Listen to the experts

They know what’s best, after all.

White adoptive parents must realize, he says, “that love is not enough.” Tamu Smith wonders who will teach those children “how to be a black adult.” Black children face issues that white parents have never faced, such as racism. The parents must bring the local black community into the child’s life as both mentors and family friends, they agree. For Haitian children, that should mean enlisting Utah’s Haitian community.

Percentage of black people in Utah: One. *singing* One is the loneliest number that you’ll ever do … Of course, maybe that person is your Very Best Friend.

Percentage of black people in Provo, Utah:  Less than one percent.  Maybe you better contact the salon owner and see if she will be your Best Friend Forever.

Because otherwise how will your black kids know that they need to put their hands on the steering wheel when they get stopped by the police?  It’s one of those subtle things they need to learn about:

Racism in Utah may be covert, says Suzanne Stott, executive director of the adoption agency Families for Children and the adoptive mother of 11. Expectations in school may be lower for black children, for example.

Or it might just be overt. Like when my cousin and I were walking down the street in the middle of Salt Lake City. People (that’s persons plural) made it quite clear what they thought of my people.

Of course Suzanne Stott knows that because she has black kids:

He’s gone to pick up first dates and had fathers turn him away. A gas-station attendant in Sandy recently blocked him from filling his car’s tank. Cops have pulled him over, store clerks have followed him and strangers have unleashed countless slurs.

Yet he’d rather be called the n-word. Uh huh. He’s been listening well.

Some experts say that race pales beside traumas like earthquakes, abuse, death and abandonment.

Race pales! Ha ha! Get it?! Yes, in the Hierarchy of Oppression, it is worse to be dead than black. Just so you know.

Who the hell are these experts anyway? And if some experts say this, what do the others say?

Experts say the best source of information and support is other families who have adopted children with similar backgrounds.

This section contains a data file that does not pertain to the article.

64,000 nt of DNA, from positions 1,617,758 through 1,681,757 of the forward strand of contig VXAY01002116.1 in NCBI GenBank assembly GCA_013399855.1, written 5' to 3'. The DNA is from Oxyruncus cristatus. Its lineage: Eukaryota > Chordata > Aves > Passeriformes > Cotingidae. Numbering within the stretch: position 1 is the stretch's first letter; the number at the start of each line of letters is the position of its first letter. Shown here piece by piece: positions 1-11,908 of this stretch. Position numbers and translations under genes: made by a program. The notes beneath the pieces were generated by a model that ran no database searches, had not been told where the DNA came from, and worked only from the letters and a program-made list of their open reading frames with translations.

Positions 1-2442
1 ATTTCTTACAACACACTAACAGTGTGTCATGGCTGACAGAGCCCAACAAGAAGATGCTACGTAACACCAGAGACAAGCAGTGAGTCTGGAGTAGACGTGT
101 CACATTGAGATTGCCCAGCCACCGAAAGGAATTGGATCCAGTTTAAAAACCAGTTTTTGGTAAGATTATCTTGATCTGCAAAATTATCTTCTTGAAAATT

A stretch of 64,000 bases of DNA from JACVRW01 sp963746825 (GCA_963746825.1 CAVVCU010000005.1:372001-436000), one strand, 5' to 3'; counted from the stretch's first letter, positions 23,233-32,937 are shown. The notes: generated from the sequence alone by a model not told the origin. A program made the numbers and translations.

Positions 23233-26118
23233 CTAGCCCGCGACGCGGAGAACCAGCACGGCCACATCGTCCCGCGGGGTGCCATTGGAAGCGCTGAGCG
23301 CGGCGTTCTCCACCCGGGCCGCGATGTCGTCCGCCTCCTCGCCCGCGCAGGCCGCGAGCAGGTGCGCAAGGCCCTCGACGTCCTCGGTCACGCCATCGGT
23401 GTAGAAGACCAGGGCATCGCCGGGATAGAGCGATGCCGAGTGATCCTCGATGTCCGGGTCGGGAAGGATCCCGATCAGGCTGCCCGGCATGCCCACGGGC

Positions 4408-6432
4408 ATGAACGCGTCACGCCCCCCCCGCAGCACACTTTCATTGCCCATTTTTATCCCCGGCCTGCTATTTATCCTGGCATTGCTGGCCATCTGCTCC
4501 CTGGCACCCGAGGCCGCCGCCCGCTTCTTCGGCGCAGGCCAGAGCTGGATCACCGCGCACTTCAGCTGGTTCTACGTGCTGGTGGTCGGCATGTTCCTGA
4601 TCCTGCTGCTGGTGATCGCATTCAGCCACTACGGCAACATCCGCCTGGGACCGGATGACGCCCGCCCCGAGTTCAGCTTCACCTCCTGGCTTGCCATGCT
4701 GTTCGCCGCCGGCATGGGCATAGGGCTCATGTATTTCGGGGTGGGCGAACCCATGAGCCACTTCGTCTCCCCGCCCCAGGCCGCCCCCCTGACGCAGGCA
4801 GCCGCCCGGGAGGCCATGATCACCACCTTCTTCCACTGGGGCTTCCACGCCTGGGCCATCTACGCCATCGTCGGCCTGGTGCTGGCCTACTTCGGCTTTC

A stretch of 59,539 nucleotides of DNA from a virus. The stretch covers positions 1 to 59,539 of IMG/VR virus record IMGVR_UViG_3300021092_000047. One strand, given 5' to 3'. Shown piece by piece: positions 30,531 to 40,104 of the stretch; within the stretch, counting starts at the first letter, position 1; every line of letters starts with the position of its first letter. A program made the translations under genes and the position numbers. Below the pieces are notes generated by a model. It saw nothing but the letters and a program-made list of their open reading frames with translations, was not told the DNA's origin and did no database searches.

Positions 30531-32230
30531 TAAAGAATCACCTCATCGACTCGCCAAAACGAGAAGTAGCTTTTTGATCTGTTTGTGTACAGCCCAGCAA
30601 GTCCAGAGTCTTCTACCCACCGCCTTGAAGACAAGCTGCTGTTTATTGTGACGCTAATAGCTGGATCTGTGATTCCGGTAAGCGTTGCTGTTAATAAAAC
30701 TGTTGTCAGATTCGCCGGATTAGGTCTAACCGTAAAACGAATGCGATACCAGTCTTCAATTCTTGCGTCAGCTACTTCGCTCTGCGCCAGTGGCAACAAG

Ohhh … I see. Seems like we’re forgetting some group here. I just can’t figure out who it might be. There must be somebody who is better equipped to advise about race and adoption than white adoptive parents. Or maybe not. Silly me.

Because once you get one of those kids, of course you know better than to make them like you. Instead, you should make yourself like them:

White parents with black children have to feel pride in the black culture themselves and know “all kinds of history of African-American people who have done well,” Shannon says. The mindset is “We are an ethnic family,” not “I have adopted an ethnic child.”

Because white people have no ethnicity. So when white people adopt children of color, they become a family of color!

Also, don’t forget to buy that black doll for your kids. Very important. Get a white one while you’re at it. (Besides, it’s so much fun to shop.) That way you can say you have an ethnic doll family. Make sure the baby doll is black and the adult doll is white.

Black dolls are also so much nicer than black people.  From an adoption site (no, not linking):

Now, I don’t have a problem with my kiddo rocking a white dolly. But about 3/4 of the baby dolls currently in use at our house are brown. Here’s why. We happen to live in a fairly ‘white’ area of the US. I can’t encourage a massive influx of Black people into our community, as much as I would like to. But I can provide my girls with appealing dolls who look similar to them.

Massive influx.  Gives me reflux.  Of course I’d love to have black people in my community!  But I just “happened” to find myself in an all-white area.  Oh well.  And the dolls are so much fun to shop for!

And finally:

Finally, don’t allow biased remarks, but address them politely: “I am sure you didn’t mean to say whatever.” The Transracial Adoption Network says that teaches a child to confront it without fighting, which could be dangerous. Plus, being gracious gives others a chance to overcome bias/ignorance.

Are the folks over at the “Transracial Adoption Network” experts? And who are they, if google cannot ferret them out?

But yes, by all means be polite. And gracious. And make sure to teach your kids to be polite and gracious so that their ulcers can eat them up inside and they learn they are not allowed to be angry about racism. Because it doesn’t bother other members of their ethnic family, yanno.

All together now: Kumbaya! Kumbaya!

So close, and yet so far.

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3 thoughts on “Listen to the experts

  1. Pingback: links for 2010-02-11 | Racialicious - the intersection of race and pop culture

  2. That article is the best argument I ever read against transracial adoption!

    If those clueless “colorblind” liberals REALLY want to help Haiti – write a check to the Red Cross!

    Because Haiti needs your money – but they do NOT want you to steal their babies!

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